Theories and Approaches of Management

Scientific Management (Taylor's Theory): This theory synthesized and evaluates the workflows of an organization. It aims at enhancing labor productivity and economic efficiency. Thus, it applies science, processes and standards in management.

Administrative Theory (Fayol's Theory): Henry Fayol propounded the theory and gave 14 principles for general management and administration. It is also known as administrative theory. It gives a broader concept of the process of management.

Bureaucracy (Max Weber): This theory aims at providing a systematic framework of an ideal organization, which strives at achieving economic effectiveness and efficiency. It also structures a company of institutions in a hierarchical form with defined levels of management.

Hawthrone Experiments: These were a series of experiments that were conducted in the 1920s. It discovered that laborers are extremely responsive to any form of additional attention given to them by their managers. This theory propounds that workers feel motivated when the managers show interest in their work. It gives them a sense of belongingness. It advocates that though financial incentives are motivating social incentives and issues are correspondingly significant in workers' productivity.

System Theory: It is one of the most prevalent organizations in modern management. The institutions are either considered to be an open or a closed system. There is an interaction with the outside environment in an open system whereas there is no such interaction in a closed system. An organization is also a system as it comprises machines, technologies, assets and humans. A closed system is not affected by the external environment, but an open system is affected. Hence, this theory studies an organization as a system.

Chaos Theory: This theory finds its roots in mathematical science and is adapted in management. It treats an organization as a system, but it is complicated, non-linear and dynamic. The non-linear system implies that one variable is not affected by the change in another variable. Dynamism here implies the components of the organization system keep changing over a period of time. Even simple organization systems result in complex behaviors which results in a chaotic and disorderly system. This theory propounds that the management should know how to regulate the patterns of work when an organization exists in a state of chaos. This is usually done by facilitating change in the organization.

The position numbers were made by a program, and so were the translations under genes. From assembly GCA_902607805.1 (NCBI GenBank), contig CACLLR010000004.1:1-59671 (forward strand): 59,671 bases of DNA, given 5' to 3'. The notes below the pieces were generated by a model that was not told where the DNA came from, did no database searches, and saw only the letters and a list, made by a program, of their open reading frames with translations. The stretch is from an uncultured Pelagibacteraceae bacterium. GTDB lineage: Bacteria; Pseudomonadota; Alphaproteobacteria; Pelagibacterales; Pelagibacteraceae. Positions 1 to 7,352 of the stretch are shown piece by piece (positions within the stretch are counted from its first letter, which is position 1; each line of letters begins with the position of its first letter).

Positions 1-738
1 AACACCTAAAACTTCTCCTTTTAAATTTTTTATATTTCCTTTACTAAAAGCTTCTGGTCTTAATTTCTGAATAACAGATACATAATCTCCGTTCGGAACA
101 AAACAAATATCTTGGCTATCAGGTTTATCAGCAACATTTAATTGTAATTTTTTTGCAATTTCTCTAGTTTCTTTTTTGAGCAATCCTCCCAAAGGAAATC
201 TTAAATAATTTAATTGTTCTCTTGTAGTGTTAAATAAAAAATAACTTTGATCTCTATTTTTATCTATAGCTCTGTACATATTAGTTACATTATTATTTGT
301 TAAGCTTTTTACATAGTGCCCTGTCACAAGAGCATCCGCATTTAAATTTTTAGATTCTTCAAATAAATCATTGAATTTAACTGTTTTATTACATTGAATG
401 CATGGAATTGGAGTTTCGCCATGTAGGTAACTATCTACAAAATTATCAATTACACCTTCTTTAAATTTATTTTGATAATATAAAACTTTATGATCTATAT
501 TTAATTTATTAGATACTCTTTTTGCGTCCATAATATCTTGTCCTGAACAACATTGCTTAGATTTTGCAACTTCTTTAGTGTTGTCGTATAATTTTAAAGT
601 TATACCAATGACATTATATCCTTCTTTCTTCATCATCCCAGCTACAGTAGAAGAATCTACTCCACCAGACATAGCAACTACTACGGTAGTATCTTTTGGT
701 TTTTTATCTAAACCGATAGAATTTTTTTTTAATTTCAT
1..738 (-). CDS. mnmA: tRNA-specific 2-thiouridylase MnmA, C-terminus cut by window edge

Contingency Approach: It is a modern theory of management, also known as the situational approach. It implies that one size does not fit all, i.e, the management's efficiency is dependent on the interaction between behaviors or the management and situations in the organizations. The manager must change his behavior and decisions on the basis of circumstances. Thus, It is a situational approach meaning, managing according to the situation.

Behavioral Management Theory: In this theory, the organization is treated as a social system of humans along with the technical-physical system. It lays emphasis on studying an individual's beliefs, values, attitudes in order to increase his productivity and the organization's efficiency.

Human Relation Approach: It is propounded by Elton Mayo. It focuses on the study of motivation, conflict and informal organization. It focuses on the study of motivation, conflict and informal organization. It focuses on management getting things done with and through the people, thus employees should not be treated like machines rather individuals with different behaviors. The manager must learn the interpersonal relations between the individuals in the workplace.

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